Qalipu (pronounced: ha-lee-boo) is a Mi’kmaq First Nation based in Newfoundland and Labrador. The nation was established in 2011 under the Indian Act. According to the federal government, Qalipu has 24,243 registered members, making it the second-largest First Nation by population in Canada. The nation’s members hail from 67 different communities across Newfoundland. As of 2020, roughly 95 per cent of Qalipu members live in Newfoundland and Labrador; the other 5 per cent live throughout Canada. The Qalipu Mi’kmaq First Nation currently controls no reserve land. (See also Reserves in Newfoundland and Labrador.)

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Innu (Montagnais-Naskapi)

Innu, which means “people” in the Innu language, is the predominant term used to describe all Innu. Some groups maintain the use of one of two older terms: Montagnais (French for “mountain people”), usually applied to groups in forested, more southern communities, and Naskapi, which refers to far northern groups who inhabit the barren lands of the subarctic. In the 2016 census, 27,755 people identified as having Innu/Montagnais ancestry, while an additional 1,085 identified as Naskapi.

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Thornton and Lucie Blackburn

Thornton and Lucie (Ruthie) Blackburn, freedom seekers, entrepreneurs, anti-slavery activists and community benefactors (Thornton, born c. 1812 in Maysville, Kentucky; died in 1890 in Toronto, ON. Lucie, born c. 1803, possibly in the West Indies; died in 1895 in Toronto). After a dramatic flight from Kentucky slavery, their recapture in Detroit two years later in 1833 resulted in the Blackburn Riots. Demands for their extradition prompted Upper Canada to establish its first refugee reception policy (see Refugees to Canada). Settling in Toronto, the Blackburns devoted their time and considerable wealth to anti-slavery and African Canadian community causes. (See also Anti-Slavery Society of Canada.) Childless, and having never learned to read or write, their story was nearly forgotten until archaeologists (see Archaeology) unearthed the site of their former home in 1985. The Blackburns’ former property was the first Underground Railroad site ever dug in Canada.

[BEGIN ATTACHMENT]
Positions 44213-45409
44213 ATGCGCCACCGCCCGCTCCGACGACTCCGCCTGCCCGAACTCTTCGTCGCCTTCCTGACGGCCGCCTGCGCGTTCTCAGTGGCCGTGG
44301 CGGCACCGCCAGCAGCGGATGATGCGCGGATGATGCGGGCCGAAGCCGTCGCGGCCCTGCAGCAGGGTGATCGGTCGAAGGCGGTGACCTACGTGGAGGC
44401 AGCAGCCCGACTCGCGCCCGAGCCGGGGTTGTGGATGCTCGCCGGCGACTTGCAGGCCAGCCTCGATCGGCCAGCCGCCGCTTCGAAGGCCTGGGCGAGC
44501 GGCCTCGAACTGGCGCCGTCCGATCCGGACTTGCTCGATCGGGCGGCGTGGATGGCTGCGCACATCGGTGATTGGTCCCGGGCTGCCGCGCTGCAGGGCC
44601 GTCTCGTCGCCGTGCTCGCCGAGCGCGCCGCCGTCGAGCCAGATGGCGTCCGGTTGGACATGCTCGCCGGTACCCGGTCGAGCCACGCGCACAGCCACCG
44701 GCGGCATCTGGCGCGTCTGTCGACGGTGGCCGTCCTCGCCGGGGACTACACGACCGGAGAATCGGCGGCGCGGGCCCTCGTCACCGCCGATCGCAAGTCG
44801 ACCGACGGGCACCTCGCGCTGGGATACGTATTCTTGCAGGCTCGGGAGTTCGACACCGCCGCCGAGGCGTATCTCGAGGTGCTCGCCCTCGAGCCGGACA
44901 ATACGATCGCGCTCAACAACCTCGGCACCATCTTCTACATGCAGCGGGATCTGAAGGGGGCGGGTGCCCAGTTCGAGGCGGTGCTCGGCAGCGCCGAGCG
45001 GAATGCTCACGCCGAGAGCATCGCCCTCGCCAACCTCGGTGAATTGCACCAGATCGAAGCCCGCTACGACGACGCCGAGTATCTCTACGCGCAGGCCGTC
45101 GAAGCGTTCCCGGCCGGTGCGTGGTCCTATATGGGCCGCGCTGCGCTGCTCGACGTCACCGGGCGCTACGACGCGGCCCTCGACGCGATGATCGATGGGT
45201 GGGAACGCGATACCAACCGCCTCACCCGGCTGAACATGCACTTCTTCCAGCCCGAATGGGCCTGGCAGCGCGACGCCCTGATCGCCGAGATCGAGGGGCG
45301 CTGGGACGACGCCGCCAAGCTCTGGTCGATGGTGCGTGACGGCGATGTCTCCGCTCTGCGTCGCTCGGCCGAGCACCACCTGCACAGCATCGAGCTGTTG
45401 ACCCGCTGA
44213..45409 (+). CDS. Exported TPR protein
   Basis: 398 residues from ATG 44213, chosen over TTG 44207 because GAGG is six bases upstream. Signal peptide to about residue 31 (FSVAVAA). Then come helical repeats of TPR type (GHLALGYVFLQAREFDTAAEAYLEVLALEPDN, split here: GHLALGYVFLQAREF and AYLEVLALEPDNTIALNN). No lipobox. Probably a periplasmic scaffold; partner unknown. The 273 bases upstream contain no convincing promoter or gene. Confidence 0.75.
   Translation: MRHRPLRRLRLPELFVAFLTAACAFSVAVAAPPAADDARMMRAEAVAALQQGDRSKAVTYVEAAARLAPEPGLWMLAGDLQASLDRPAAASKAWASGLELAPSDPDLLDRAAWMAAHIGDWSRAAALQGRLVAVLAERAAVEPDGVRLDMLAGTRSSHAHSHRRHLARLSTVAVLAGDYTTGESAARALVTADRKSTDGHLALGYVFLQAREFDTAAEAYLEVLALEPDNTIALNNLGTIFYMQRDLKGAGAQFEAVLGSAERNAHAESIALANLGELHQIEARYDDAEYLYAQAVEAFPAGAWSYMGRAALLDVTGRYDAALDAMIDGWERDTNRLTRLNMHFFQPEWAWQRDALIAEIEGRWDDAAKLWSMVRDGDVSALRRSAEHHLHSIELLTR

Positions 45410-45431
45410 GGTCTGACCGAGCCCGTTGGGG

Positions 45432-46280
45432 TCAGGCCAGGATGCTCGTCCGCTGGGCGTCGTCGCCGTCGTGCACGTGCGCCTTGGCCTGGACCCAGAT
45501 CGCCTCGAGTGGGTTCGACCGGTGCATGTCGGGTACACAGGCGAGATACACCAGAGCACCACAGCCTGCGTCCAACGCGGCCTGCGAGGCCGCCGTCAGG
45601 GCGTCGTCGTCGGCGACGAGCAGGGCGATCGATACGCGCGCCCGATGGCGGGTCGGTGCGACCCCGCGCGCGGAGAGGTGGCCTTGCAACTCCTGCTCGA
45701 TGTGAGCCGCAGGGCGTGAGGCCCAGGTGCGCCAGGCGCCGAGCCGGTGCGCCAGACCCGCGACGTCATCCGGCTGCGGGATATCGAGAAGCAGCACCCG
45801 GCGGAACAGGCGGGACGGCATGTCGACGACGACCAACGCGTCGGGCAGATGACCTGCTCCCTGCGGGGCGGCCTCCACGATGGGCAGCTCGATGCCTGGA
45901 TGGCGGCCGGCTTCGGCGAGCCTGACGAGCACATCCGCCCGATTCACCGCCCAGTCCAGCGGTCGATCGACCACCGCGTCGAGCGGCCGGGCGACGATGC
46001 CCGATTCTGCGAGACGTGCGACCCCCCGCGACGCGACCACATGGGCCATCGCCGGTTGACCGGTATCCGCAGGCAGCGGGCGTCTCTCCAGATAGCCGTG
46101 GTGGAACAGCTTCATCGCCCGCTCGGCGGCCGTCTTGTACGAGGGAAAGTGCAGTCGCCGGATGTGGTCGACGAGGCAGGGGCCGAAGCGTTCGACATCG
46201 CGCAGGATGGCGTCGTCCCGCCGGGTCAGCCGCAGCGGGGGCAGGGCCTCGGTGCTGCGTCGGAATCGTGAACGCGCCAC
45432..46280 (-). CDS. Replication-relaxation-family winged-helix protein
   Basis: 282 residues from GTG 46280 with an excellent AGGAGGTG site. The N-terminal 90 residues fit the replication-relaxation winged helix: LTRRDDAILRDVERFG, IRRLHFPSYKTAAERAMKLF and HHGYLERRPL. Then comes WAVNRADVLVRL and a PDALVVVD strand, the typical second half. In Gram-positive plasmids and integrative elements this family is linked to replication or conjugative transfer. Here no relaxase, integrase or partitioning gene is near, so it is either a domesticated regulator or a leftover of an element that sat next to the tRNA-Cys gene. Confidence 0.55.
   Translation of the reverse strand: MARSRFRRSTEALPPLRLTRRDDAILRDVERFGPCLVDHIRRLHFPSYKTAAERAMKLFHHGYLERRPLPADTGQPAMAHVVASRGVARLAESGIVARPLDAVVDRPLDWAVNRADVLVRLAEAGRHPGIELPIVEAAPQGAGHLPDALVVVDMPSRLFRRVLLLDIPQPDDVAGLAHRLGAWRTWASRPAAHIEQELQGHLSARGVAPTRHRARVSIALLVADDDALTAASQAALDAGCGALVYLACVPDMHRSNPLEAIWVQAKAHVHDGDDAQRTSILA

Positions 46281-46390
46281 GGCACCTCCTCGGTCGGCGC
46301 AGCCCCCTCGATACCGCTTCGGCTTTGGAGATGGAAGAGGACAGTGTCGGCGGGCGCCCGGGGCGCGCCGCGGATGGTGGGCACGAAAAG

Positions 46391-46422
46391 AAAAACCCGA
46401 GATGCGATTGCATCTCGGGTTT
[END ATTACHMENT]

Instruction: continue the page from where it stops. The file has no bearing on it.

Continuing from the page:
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Sheldon Kennedy

Sheldon Kennedy, CM, OM, AOE, hockey player, activist (born 15 June 1969 in Brandon, MB). Sheldon Kennedy is a retired professional ice hockey player and a public advocate for child abuse prevention. He was part of the 1988 World Junior Championship-winning team and captained the 1989 Memorial Cup champion Swift Current Broncos before playing eight seasons in the National Hockey League (NHL). In 1996, he came forward with revelations of years of sexual abuse at the hands of his junior hockey coach. Named the Canadian Press Newsmaker of the Year in 1997, Kennedy became a public speaker and activist. He is a member of the Order of Manitoba, the Alberta Order of Excellence and the Order of Canada. He has been inducted into the Manitoba Sports Hall of Fame and received the Order of Hockey in Canada.

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James Wolfe